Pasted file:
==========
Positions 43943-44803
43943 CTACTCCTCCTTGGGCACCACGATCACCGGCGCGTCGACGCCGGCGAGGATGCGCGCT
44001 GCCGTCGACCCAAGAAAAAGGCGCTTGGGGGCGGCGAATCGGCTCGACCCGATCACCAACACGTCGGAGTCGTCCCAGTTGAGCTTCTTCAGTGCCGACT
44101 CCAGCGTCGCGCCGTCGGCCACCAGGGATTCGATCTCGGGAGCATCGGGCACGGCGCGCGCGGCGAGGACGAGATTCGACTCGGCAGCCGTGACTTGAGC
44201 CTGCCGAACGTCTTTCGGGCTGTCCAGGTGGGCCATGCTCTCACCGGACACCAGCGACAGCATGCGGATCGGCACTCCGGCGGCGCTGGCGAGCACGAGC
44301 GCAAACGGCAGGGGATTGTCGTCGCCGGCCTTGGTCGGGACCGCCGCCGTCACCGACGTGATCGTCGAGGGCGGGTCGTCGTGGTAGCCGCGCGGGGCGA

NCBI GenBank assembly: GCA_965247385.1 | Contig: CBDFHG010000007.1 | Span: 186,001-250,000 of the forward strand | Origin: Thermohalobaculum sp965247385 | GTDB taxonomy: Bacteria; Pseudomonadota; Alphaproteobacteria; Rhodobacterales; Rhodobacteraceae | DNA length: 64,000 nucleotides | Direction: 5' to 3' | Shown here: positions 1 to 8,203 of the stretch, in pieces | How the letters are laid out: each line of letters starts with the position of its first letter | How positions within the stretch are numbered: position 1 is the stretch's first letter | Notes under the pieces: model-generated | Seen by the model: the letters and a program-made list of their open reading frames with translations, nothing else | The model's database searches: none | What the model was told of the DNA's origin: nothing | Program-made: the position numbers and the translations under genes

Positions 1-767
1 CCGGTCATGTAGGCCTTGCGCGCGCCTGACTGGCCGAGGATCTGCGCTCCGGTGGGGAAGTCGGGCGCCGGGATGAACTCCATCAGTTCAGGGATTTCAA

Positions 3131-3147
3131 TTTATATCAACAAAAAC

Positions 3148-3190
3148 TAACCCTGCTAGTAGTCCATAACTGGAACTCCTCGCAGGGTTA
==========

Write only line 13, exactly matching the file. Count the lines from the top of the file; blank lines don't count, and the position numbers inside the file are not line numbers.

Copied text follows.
3148 TAACCCTGCTAGTAGTCCATAACTGGAACTCCTCGCAGGGTTA